Marathon Bombing Survivor Adrianne Haslet-Davis: Boston's 'In My Blood' - NECN
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Marathon Bombing Survivor Adrianne Haslet-Davis: Boston's 'In My Blood'

Adrianne Haslet-Davis lost part of her left leg in the terror attacks at the marathon in 2013

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    Marathon Bombing Survivor: Boston's 'in My Blood'

    To say Adrianne Haslet-Davis has come a long way is about to be an incredible understatement - after the ballroom dancer lost part of her left legs in the terror attacks, she has returned to take on the 26.2 daunting miles of the Boston Marathon. (Published Thursday, April 14, 2016)

    Adrianne Haslet-Davis will tackle the elements and fatigue along with other runners when she takes on the Boston Marathon on Monday.

    Like few others, though, she'll be going the distance on a running blade, battling hip pain and painful memories. 

    "It's very difficult and there are days when I just get discouraged," she said. "But then I think I'm really lucky just to be running at all."

    The professional ballroom dancer lost part of her left leg in the terror attacks at the marathon in 2013. Haslet-Davis was cheering runners near the finish line as a spectator when the second of two bombs exploded. 

    Despite the unimaginable hardship that followed, Haslet-Davis danced again publicly just a year later: the rumba at the international TED conference in Canada.

    And last year, she did the fox trot on the finish line.

    ( Fri Apr 15 09:04:14 PDT 2016 $__output ) Marathon Bombing Survivor Dances Across Finish LineMarathon Bombing Survivor Dances Across Finish Line

    Adrianne Haslet-Davis, who lost a third of her left leg in the Boston Marathon bombing, danced across the finish line April 28, 2015.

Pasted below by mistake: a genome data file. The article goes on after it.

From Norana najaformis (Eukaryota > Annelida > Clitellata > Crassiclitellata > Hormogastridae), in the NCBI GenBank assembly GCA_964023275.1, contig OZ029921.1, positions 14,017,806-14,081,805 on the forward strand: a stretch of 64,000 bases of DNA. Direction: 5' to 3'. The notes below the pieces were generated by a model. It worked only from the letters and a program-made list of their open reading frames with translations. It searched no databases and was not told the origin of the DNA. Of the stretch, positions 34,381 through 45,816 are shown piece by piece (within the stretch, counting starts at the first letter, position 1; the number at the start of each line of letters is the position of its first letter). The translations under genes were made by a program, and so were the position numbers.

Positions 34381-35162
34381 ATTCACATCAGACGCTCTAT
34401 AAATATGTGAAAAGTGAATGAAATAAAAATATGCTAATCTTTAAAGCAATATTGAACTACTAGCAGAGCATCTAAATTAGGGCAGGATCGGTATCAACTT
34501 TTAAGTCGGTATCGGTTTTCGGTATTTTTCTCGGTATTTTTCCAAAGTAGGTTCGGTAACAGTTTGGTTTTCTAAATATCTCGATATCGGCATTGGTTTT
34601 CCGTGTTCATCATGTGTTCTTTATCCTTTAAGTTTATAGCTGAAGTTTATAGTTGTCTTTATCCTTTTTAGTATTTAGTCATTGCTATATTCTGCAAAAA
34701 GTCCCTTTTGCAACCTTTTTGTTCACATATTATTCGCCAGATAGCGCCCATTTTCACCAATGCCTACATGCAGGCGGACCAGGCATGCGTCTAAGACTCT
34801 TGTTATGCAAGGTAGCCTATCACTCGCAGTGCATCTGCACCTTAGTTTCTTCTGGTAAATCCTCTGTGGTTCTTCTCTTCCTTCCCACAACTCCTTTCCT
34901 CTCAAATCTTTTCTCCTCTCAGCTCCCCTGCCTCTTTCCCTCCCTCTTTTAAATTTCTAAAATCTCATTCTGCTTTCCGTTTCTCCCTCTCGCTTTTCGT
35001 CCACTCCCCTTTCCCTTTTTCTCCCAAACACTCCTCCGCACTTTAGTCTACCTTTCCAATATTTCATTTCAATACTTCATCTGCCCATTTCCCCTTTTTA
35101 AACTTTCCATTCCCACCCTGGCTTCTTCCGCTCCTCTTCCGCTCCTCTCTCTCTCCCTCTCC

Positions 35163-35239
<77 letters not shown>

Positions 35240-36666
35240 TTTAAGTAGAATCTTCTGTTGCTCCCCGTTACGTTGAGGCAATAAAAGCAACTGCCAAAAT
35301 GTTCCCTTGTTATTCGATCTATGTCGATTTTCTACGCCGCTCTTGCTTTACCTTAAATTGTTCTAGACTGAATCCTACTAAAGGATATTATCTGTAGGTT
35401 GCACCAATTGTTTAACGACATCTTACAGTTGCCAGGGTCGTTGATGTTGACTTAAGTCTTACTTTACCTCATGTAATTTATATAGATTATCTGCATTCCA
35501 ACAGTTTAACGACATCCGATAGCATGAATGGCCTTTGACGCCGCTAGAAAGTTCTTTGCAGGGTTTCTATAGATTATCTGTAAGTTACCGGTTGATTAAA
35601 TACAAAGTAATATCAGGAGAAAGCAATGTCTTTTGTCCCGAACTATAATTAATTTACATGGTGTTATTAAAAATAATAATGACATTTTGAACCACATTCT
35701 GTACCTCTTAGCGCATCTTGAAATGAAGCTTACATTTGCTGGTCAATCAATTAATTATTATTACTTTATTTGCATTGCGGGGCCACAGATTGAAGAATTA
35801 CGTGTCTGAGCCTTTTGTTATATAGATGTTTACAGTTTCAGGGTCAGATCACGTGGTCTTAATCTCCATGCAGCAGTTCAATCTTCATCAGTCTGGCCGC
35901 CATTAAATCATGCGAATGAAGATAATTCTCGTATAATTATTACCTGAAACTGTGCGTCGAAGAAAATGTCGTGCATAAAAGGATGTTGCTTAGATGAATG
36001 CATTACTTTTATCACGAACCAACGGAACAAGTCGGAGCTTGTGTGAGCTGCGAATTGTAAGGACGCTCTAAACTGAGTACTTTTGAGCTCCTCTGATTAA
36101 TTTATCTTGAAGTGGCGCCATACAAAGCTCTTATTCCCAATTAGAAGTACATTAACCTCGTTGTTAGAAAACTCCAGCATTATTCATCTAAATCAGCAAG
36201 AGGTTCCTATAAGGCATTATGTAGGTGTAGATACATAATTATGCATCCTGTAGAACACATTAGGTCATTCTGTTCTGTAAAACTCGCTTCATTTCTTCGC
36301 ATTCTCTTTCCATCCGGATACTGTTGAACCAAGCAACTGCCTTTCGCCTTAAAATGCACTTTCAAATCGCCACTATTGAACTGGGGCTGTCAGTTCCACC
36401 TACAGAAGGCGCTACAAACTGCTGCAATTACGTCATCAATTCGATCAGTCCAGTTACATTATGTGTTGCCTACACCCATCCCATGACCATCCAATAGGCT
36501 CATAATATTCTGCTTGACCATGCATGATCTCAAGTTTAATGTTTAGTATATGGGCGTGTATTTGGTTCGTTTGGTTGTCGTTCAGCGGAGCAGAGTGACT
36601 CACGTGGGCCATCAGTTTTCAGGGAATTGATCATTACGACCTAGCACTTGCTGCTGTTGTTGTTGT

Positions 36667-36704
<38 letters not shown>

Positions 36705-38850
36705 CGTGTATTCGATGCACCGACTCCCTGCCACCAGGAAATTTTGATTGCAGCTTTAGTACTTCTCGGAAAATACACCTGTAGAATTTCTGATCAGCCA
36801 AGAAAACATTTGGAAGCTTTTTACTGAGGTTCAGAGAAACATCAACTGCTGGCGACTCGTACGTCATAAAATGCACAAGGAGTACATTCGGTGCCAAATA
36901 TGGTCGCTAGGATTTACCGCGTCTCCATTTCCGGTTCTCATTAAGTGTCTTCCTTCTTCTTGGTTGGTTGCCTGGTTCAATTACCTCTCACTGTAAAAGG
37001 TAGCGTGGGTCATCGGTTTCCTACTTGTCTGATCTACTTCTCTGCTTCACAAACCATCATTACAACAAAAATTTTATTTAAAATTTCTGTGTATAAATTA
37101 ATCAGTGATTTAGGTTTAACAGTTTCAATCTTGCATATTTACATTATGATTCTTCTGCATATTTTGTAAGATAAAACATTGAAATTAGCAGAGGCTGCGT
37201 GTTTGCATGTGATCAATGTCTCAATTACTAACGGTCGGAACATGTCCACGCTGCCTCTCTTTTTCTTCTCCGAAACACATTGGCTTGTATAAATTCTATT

(Published Friday, ' 15, 2016)

    Now, the woman who had never run more than a few blocks before this year will effort the 26.2 daunting miles of the Boston Marathon.

    She will look to the city that helped her heal to help her finish the race.

    "I'm counting on the crowd, just like everyone is, to push through," she said. "But I know that [in] Boston — that's a given. The crowd is amazing."

    Haslet-Davis knows that once she conquers the course, the finish line will be an emotional encounter.

    "I know I'll be crying," she said. "Hoping that I have enough hydration to cry and run at the same time."

    For Haslet-Davis, running the route is a way of saying "thank you" to the doctors, surgeons and first responders — and to the city, to which she now feels eternally linked.

    "I'll always be in Boston," she said. "I love it. It's in my blood. It's everything that I have dreamed a city could be."

    Haslet-Davis is running to support the non-profit Limbs for Life, based in Oklahoma.

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